Well-rested BYU could be facing a shorthanded TCU team Saturday in Fort Worth
TCU starting quarterback Chandler Morris left the Frogs’ loss to Iowa State in the third quarter with a leg injury
When the Big 12 football schedule was released the last day of January a little more than eight months ago, BYU football players and coaches probably didn’t think their first game in October would be against a 3-3 team on a two-game losing streak
“A bad one tonight; we have not played winning football. Our players are playing hard. There are no effort issues.” — TCU coach Sonny Dykes after a 27-14 loss to Iowa State
But college football is nothing if not unpredictable, and that’s where the TCU Horned Frogs, who played in the College Football Playoff championship game three weeks prior to the 2023 schedule release, currently find themselves.
TCU, which hosts mildly surprising BYU (1-1, 4-1) at 1:30 p.m. MDT on Saturday at Amon G. Carter Stadium in Fort Worth, fell 27-14 at Iowa State late Saturday night and is now just 1-2 in Big 12 play.
What’s more, the Horned Frogs could have to face their former Mountain West Conference rivals without starting quarterback Chandler Morris, who suffered an apparent leg injury with 11 minutes left in the third quarter and wasn’t able to return to the game against the 3-3 Cyclones.
Morris’ status for TCU’s first matchup with BYU since the Frogs downed the Cougars 38-28 at AT&T Stadium in Arlington, Texas, in 2011 figures to be a big storyline this week. Redshirt freshman Josh Hoover closed out the ISU game for the Frogs and completed 11 of 19 passes for 119 yards.
But Hoover, a former three-star recruit from Heath, Texas, fumbled the first time he touched the ball and his second pass was intercepted. He had thrown only three passes in 2023 before Saturday, and one of those passes was picked off against Nicholls.
So TCU has some issues, particularly on offense.
“A bad one tonight; we have not played winning football,” coach Sonny Dykes told the Fort Worth Star-Telegram. “Our players are playing hard. There are no effort issues.”
TCU opened as a five-point favorite over BYU on Sunday.
The last time the Frogs played at home, they were upset 24-21 by West Virginia in front of 43,736 at Carter Stadium, which has a capacity of 50,000. It will be interesting to see what the environment and crowd mixture is like this Saturday, with TCU having lost two straight and BYU notorious for drawing big pro-Cougar crowds in central Texas due to a large number of alumni and members of The Church of Jesus Christ of Latter-day Saints in the area.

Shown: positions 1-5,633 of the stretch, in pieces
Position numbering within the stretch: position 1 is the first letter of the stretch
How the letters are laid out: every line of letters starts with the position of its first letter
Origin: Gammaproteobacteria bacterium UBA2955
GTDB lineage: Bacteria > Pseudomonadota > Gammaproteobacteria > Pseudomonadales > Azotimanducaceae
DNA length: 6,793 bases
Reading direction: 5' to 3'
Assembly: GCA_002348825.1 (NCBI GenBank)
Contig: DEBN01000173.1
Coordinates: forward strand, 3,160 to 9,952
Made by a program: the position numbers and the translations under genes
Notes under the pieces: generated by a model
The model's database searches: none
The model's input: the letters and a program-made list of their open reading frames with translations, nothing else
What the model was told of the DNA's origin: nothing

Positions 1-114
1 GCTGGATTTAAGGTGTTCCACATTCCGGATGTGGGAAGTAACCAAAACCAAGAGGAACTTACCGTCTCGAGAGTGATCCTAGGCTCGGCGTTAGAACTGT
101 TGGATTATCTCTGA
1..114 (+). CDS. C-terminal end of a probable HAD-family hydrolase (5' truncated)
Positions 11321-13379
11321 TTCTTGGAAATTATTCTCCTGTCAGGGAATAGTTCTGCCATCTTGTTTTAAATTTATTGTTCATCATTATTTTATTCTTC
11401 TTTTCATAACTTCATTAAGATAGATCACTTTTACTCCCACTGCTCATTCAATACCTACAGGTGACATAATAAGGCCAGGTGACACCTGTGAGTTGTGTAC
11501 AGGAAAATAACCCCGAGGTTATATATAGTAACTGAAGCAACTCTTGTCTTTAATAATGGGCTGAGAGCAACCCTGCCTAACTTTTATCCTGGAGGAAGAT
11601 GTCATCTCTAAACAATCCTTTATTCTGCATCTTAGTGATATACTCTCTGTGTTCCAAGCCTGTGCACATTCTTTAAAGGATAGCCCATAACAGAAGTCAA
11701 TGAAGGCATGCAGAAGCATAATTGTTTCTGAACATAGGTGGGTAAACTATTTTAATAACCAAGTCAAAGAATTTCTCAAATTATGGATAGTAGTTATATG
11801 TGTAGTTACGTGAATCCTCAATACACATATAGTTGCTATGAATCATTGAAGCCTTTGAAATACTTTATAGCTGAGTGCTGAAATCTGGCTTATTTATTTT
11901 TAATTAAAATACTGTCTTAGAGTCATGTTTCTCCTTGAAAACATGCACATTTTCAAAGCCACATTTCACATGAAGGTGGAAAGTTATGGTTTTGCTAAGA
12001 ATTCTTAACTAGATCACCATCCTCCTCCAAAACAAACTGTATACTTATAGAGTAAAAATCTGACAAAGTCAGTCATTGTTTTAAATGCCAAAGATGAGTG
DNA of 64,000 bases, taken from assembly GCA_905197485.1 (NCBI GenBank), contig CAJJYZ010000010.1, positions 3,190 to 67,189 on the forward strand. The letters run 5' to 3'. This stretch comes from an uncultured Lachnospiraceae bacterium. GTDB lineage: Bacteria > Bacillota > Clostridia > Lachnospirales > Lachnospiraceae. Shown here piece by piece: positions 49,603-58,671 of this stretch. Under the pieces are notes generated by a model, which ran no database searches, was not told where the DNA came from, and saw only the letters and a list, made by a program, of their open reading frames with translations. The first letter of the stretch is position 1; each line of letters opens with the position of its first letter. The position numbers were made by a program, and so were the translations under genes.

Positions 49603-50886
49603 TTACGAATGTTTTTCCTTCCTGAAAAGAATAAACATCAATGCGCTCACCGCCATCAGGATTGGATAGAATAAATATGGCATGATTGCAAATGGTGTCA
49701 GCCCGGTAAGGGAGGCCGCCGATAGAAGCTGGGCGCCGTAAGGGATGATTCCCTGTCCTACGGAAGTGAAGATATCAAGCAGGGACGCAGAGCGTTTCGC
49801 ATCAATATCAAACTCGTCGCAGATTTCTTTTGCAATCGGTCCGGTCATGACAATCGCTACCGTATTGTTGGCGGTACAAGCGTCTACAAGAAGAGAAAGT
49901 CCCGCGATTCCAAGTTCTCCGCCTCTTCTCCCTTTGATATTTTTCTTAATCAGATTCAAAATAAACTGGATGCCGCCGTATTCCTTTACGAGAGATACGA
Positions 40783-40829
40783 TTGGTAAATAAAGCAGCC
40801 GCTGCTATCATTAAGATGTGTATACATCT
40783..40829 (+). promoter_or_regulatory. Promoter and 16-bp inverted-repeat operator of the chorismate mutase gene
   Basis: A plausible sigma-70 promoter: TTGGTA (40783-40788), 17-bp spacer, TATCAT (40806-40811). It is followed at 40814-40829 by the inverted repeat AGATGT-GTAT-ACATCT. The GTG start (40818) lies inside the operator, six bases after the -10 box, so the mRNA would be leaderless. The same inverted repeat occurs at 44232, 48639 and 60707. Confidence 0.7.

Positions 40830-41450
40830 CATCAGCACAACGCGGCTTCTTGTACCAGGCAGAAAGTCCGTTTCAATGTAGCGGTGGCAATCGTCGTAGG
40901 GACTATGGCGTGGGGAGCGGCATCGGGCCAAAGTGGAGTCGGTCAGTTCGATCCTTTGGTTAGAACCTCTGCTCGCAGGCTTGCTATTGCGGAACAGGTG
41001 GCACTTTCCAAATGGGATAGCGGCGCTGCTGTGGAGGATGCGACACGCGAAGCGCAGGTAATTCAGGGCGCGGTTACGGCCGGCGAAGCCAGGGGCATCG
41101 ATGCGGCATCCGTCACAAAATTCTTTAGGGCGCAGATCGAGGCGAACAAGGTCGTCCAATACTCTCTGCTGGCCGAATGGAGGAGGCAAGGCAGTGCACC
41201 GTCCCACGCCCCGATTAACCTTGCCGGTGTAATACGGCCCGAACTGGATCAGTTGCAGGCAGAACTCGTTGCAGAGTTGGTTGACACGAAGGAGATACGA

The Cougars will be well-rested, too, having not played since downing Cincinnati 35-27 on Sept. 29, BYU’s first Big 12 victory. The Cougars remain the only Big 12 newcomer with a league win, after Kansas drubbed UCF 51-22 in Lawrence. Houston and Cincinnati were also idle Saturday.
While TCU is dealing with a QB injury, BYU should be as healthy as it has been since the 14-0 win over Sam Houston in the season opener.
“We are sitting in a really good spot right now going into the bye week,” head coach Kalani Sitake said on Oct. 2. “… You have to be ready for a battle every week and we knew our guys would be committed to it. … I feel really good about our chances going into the last seven games of the season.”
There is a good chance that receiver Kody Epps (hamstring), running back Aidan Robbins (ribs), offensive lineman Weylin Lapuaho (arm) and linebacker Ben Bywater (shoulder) will be available to play Saturday. Coaches have been hoping that safety Talan Alfrey (shoulder/collar bone) will be back, but his situation remains unclear.
“I think there are a good number of players who will come back for the TCU game,” Sitake said a week ago. “And then there are some that will probably take a couple more weeks, even after that. But I think for those that have got hurt in the last couple of weeks, there is a good chance that they could all come back by TCU.”
Iowa State was able to rush for 215 yards against the Frogs — the Cyclones averaged 5.8 yards per carry — which should bode well for a BYU rushing attack that has been among the worst in the nation this season.
Without playing this past weekend, the Cougars dropped to No. 129 in rushing yards per game (62.8) and are ahead of only one team in that category, Hawaii (58.5 ypg).
Offensive lineman Connor Pay said last Monday that the bye week would allow time for some self-scouting to determine how the Cougars could improve their rushing attack. Getting a healthy Robbins back in the lineup should help.
Cougars on the air
BYU (1-1, 4-1)
at TCU (1-2, 3-3)
Oct. 14, 1:30 p.m. MDT
Amon G. Carter Stadium
Radio: 102.7 FM/1160 AM
“To be able to fix those (issues) and have a week to recover and have the opportunity to do some self-scout and try to find the best ways to improve, all that stuff, I think is really beneficial, where in the past it has been a lot of guys getting banged up in your eighth, ninth, 10th straight game,” Pay said. “It gives us an opportunity to kinda jumpstart that recovery process a little bit.”
Overall, Pay said the confidence level remains high.
“Our first year in the Big 12, starting the season 4-1, I think that is something we can be proud of even though there is a whole list of things we know we need to get better at,” he said.